- the contact details of the data controller, and where applicable, contact details of the data controller’s representative or data protection officer; and
- the rights of the data subject, which include the right to withdraw consent, the right to access and obtain a copy of the Personal Data, the right to request for the transfer of the Personal Data in machine readable formats to other data controllers, the right to object to the collection, usage and disclosure of the Personal Data, the right to request for deletion, the right to request for suspension of use, the right to have Personal Data maintained accurately, and the right to file complaints.
A data controller is required to notify the Office of any data breach affecting Personal Data within 72 hours after becoming aware of it. If the breach is likely to pose a high risk to the rights and freedom of the data subject, the data subject must also be notified without delay.
A data controller has a duty to keep Personal Data secure, including the following:
- ensuring that there are appropriate security measures in place to prevent the unauthorized or unlawful loss, access to, use, alteration, correction or disclosure of Personal Data;
- preventing the recipient of the Personal Data (e.g. a data processor) from using or disclosing such Personal Data unlawfully or without authorization; and
- ensuring that there is a system to destroy the Personal Data once the retention period expires.
Cross Border Data Transfer
In the event that a data controller sends or transfers Personal Data to a foreign country, the destination country that receives such Personal Data shall have adequate data protection standards, unless an exemption is met (e.g. a consent from the data subject is obtained for the transfer of the Personal Data to a country which the data protection standard that is not adequate, or the transfer is for compliance with the law). The guideline on adequate data protection standard is yet to be issued.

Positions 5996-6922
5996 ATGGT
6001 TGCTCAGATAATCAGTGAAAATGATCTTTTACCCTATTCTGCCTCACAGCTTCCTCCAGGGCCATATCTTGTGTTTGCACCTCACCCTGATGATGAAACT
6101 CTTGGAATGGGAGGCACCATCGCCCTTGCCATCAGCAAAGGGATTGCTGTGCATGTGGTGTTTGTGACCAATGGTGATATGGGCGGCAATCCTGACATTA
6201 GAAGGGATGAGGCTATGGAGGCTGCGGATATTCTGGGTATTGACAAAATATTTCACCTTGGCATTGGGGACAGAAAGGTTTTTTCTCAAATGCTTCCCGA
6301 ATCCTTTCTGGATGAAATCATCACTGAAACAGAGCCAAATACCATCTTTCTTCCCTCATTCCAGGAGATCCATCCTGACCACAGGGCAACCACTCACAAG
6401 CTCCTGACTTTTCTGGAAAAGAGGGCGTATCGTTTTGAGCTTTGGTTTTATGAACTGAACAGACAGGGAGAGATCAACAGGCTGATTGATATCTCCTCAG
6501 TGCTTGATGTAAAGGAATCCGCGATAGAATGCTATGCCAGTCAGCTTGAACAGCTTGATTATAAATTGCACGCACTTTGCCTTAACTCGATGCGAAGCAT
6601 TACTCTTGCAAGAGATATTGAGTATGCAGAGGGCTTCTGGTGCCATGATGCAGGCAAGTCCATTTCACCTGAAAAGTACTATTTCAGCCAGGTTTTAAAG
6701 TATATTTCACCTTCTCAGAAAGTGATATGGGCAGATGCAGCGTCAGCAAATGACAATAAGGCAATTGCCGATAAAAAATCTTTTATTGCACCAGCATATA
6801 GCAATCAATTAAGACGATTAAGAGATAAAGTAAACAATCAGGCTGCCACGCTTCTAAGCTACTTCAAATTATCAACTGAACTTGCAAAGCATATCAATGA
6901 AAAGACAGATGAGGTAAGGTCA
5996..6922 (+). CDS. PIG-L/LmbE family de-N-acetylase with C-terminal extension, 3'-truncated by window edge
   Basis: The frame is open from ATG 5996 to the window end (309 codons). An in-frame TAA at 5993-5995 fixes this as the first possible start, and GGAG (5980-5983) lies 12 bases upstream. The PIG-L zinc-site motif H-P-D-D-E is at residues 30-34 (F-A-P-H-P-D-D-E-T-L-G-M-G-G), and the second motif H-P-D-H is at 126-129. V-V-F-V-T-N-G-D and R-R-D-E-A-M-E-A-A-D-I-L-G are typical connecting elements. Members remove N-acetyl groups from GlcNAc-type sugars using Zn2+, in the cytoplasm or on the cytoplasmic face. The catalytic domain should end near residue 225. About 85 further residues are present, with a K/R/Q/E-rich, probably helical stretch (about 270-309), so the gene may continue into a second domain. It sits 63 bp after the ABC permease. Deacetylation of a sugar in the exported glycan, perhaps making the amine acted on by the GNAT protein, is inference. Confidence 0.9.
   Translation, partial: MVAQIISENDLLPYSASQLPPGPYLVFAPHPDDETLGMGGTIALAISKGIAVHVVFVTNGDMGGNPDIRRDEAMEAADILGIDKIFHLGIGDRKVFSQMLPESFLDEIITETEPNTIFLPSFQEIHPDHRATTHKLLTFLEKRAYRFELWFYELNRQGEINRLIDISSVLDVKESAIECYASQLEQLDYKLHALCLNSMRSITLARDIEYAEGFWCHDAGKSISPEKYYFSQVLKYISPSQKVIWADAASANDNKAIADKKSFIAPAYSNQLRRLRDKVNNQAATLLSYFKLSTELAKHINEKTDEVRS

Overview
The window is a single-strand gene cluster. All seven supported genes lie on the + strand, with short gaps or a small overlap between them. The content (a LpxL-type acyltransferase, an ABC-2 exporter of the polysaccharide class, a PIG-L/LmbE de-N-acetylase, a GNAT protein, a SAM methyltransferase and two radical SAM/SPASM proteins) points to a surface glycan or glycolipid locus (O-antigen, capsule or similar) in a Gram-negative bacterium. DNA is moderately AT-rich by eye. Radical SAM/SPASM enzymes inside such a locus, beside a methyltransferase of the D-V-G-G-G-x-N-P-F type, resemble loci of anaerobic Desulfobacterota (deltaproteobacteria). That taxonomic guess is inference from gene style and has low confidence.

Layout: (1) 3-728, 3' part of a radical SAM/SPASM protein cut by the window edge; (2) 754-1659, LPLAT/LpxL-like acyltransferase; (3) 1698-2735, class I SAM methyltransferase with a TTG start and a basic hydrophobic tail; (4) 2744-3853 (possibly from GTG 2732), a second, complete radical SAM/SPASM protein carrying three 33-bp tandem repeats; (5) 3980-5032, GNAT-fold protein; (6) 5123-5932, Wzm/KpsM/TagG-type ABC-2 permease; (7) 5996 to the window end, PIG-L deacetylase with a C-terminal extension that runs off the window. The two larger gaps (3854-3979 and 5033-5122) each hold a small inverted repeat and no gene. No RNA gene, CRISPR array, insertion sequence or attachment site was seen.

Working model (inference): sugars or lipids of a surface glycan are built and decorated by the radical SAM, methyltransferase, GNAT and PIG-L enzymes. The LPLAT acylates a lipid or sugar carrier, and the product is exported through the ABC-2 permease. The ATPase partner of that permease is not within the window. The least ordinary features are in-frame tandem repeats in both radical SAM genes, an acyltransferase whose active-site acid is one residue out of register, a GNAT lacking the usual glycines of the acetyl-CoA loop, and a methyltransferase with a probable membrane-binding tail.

A violation of the PDPA could result in civil liability, criminal liability and administrative fines.
For example, a data controller who collects, uses or discloses the Personal Data without consent from the data subject (where consent is required) will be liable for administrative fines of not exceeding THB 3 million.
How do you prepare ahead the PDPA becoming effective?
The PDPA allows a data controller to continue to use such Personal Data which is collected prior to 27 May 2020.
However, the data controller must:
(i) provide an opportunity to the existing data subjects to object to the continuous use of their Personal Data. This can be done by publicizing a consent withdrawal method, so that the data subjects can notify the data controller if they no longer want the data controller to use their Personal Data; and
(ii) if no objection is received, only use such Personal Data for the original purpose which it is collected.
Steps to be taken to prepare for compliance with the PDPA before it becomes fully effective
We have set out below a quick guide for compliance with the PDPA before 27 May 2020.
Step 1: Determine whether the PDPA applies to your organization and activities.
Step 2: If PDPA applies, then you should take the following steps:
- map your data flow (e.g. what data does the organization collect and how is the data being used?)
- In relation to existing Personal Data, provide an opportunity to the existing data subjects to object to the continuous use of their Personal Data, and only use such Personal Data for the original purposes. However, if the data controller have not, in the past, provided a privacy notice with the information set out above to its data subjects, the data controller must provide a privacy notice to inform the data subjects of such information by 27 May 2020.
- In relation to future collection and use of Personal Data, identify the legal basis for collection, usage or disclosure in order to determine if consent from the data subjects is required. You will need to provide a privacy notice and request for consent (if required) to your customers, business partners or any other parties, from which you will be receiving Personal Data.
- Comply with other duties of the data controller under the PDPA.